WARSAW (Reuters) - Polish inflation was at its highest level since 2012 in December as food prices and net inflation accelerated, a flash estimate showed on Tuesday, potentially reigniting debate on the direction of interest rates in central Europe’s largest economy.
Poland’s benchmark interest rate has been at a record low of 1.5% since 2015 and central bank governor Adam Glapinski has repeatedly said he expects rates to remain on hold until his term ends in 2022. But minutes from Monetary Policy Council (MPC) meetings show both cuts and hikes have been proposed.
“The published data reduces the comfort of the MPC ... a higher inflation path will undoubtedly be an argument for the hawkish wing of the council, so rate hike proposals are possible,” Bank Millennium analysts said in a note.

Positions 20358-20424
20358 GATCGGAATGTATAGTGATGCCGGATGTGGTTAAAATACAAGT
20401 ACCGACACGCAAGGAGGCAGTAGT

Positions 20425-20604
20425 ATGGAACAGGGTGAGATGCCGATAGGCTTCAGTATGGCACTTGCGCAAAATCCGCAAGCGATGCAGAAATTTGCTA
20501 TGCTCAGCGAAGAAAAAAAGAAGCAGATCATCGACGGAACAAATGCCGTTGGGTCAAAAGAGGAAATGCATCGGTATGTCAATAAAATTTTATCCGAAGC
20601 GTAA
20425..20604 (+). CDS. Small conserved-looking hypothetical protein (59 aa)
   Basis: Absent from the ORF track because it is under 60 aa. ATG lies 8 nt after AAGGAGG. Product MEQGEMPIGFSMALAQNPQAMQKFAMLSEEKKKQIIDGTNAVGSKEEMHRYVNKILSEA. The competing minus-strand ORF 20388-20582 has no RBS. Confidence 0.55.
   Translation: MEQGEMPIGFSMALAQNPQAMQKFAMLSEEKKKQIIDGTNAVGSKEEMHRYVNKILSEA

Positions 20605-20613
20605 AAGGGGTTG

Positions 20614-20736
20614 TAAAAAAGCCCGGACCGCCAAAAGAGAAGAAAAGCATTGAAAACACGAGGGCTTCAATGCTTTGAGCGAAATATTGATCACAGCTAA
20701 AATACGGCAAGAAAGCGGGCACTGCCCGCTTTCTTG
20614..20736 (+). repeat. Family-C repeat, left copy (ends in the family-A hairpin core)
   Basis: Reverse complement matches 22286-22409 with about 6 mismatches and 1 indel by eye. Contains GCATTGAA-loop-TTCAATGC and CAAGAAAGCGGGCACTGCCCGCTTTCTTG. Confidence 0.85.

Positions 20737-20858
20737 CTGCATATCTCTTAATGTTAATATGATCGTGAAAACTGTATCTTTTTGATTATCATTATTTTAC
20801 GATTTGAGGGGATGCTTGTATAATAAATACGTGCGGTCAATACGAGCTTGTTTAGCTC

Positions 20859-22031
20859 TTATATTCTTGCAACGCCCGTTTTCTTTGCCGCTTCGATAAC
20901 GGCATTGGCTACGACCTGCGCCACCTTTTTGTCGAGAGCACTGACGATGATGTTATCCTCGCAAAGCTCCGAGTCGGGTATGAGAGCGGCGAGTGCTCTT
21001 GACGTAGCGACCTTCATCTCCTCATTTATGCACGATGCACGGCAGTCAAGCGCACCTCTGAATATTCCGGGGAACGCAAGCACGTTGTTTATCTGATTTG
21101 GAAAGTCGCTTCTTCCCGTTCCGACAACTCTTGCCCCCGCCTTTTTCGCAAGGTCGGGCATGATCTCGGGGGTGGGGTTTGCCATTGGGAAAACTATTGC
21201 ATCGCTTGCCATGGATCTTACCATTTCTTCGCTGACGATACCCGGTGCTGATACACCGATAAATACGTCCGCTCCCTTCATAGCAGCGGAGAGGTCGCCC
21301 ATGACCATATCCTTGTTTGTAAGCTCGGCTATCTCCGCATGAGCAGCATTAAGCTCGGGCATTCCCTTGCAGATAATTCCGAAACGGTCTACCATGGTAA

“Nevertheless, in our opinion it may be difficult to find a majority for this in the current council in the coming months.”
Flash CPI for December came in at 3.4%, the statistics office said, well above the 2.9% expected by analysts in a Reuters poll.
“The data is really surprising in terms of the scale of inflation growth ... The increase is mainly due to core inflation,” said PKO BP economist Marcin Czaplicki.
“Any expectations for rate cuts disappear because it’s hard to cut rates at inflation above 3%,” he said.
In November Glapinski said that while he expected rates to remain on hold, if there was to be a change it would more likely be a cut.
Polish 10-year yields PL10YT=RR were up 8.6 basis points at 2.160% at 1015 GMT.
Reporting by Alicja Ptak and Anna Wlodarczak-Semczuk; Writing by Alan Charlish and Gdansk Newsroom; Editing by Pravin Char